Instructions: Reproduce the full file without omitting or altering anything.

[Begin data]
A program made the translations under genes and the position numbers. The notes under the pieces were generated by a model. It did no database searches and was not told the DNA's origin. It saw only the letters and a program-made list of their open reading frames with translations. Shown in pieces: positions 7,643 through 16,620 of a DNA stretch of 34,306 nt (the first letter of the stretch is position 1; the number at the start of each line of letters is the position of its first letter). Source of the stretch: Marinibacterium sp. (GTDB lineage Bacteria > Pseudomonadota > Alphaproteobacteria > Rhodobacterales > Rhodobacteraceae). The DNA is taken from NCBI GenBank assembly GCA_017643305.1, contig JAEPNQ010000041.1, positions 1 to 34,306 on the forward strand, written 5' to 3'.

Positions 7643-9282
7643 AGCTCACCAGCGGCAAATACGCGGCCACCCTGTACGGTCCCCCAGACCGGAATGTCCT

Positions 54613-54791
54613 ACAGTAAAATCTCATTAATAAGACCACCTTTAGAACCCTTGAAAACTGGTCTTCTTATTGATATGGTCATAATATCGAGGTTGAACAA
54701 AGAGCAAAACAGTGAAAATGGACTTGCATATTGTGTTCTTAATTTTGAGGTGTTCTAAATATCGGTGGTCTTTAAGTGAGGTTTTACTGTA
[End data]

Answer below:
A program made the translations under genes and the position numbers. The notes under the pieces were generated by a model. It did no database searches and was not told the DNA's origin. It saw only the letters and a program-made list of their open reading frames with translations. Shown in pieces: positions 7,643 through 16,620 of a DNA stretch of 34,306 nt (the first letter of the stretch is position 1; the number at the start of each line of letters is the position of its first letter). Source of the stretch: Marinibacterium sp. (GTDB lineage Bacteria > Pseudomonadota > Alphaproteobacteria > Rhodobacterales > Rhodobacteraceae). The DNA is taken from NCBI GenBank assembly GCA_017643305.1, contig JAEPNQ010000041.1, positions 1 to 34,306 on the forward strand, written 5' to 3'.

Positions 7643-9282
7643 AGCTCACCAGCGGCAAATACGCGGCCACCCTGTACGGTCCCCCAGACCGGAATGTCCT

Positions 54613-54791
54613 ACAGTAAAATCTCATTAATAAGACCACCTTTAGAACCCTTGAAAACTGGTCTTCTTATTGATATGGTCATAATATCGAGGTTGAACAA
54701 AGAGCAAAACAGTGAAAATGGACTTGCATATTGTGTTCTTAATTTTGAGGTGTTCTAAATATCGGTGGTCTTTAAGTGAGGTTTTACTGTA